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Your Initial Estate Planning Meeting: What to Keep in Mind

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Foster Swift Ag Law Team
Foster Swift Agricultural Law News
November 10, 2021

Dirty Hands Holding House - Estate PlanningThis article was originally published in October 2018 and has since been updated.

Is it time for your first meeting with an estate planning attorney? We fully understand that the initial meeting with an estate planning attorney can be a stressful event.

However, we have found that our clients often feel more comfortable if they know what to think about before the meeting begins and what items they should bring with them to the initial meeting. In fact, most estate planning attorneys prefer to have as much of the information listed below before the initial meeting. This gives the attorney time to tailor that first meeting to the client’s specific needs.

To best prepare, clients should think about their estate planning goals generally and gather relevant information and documents to assist the attorney in implementing an estate plan that accomplishes those goals.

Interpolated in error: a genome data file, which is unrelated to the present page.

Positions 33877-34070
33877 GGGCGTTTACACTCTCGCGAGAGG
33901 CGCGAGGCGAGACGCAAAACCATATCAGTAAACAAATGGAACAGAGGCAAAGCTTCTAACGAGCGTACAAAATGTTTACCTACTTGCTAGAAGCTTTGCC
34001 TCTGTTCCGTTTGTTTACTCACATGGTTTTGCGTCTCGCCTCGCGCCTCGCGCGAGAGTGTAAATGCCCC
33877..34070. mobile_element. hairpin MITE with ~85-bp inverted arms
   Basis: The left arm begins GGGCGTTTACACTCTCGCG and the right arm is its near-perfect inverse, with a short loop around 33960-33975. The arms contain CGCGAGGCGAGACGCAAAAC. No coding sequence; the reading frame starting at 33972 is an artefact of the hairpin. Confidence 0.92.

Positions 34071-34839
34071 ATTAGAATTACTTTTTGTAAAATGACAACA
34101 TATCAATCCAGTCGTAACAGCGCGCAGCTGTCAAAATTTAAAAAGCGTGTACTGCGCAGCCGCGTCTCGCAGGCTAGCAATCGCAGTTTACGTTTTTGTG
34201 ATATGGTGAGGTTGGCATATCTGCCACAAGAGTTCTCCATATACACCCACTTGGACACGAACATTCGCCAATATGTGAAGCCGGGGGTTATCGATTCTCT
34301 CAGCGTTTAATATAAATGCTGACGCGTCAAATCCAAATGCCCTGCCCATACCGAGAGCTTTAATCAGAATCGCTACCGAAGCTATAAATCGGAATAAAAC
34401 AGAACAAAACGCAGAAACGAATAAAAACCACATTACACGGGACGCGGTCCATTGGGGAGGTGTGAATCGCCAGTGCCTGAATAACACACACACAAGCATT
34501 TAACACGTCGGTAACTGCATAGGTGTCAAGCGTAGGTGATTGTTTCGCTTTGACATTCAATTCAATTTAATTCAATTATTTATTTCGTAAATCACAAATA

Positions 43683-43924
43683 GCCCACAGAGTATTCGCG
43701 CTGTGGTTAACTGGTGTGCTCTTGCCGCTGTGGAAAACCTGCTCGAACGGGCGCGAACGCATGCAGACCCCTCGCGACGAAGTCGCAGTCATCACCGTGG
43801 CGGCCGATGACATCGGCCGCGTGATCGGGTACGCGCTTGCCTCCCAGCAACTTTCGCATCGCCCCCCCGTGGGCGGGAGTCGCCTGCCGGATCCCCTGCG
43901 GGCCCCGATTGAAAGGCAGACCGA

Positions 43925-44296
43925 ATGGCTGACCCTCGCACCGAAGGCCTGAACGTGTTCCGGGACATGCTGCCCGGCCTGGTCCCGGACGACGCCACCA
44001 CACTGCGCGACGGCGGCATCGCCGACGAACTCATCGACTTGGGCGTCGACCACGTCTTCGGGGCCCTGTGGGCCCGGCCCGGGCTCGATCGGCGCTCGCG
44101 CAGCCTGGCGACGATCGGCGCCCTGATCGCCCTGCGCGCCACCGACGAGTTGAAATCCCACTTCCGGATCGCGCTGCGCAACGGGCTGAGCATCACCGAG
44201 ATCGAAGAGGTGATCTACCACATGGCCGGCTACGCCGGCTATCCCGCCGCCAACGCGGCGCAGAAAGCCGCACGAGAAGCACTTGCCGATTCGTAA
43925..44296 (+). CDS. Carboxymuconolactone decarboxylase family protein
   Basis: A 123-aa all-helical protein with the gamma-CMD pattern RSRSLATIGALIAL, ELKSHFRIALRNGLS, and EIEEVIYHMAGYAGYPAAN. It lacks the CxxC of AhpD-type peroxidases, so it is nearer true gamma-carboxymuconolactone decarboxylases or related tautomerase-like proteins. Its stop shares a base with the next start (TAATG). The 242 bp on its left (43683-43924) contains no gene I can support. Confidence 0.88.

What to think about

Before attending your first estate planning meeting with an attorney, clients should give some thought to the following issues:

1. Personal Representatives/Trustee – One of the most important decisions you will need to make as part of your estate plan is determining who you wish to administer your estate upon your death.

You will need to name a person or persons to handle your affairs and distribute your assets in accordance with your wishes at your death.

2. Power of Attorney and Medical Directive/Patient Advocate Designations – Another very important decision you need to make is who you wish to step into your shoes to handle both your finances and health care in the case that you become incapacitated.

a. Power of Attorney – A power of attorney is a written document in which you delegate to another person, your attorney-in-fact, the power to make financial decisions on your behalf. A durable power of attorney continues in effect even upon your potential incapacitation. Additionally, you can choose whether the power of attorney is given immediately or only upon your incapacitation.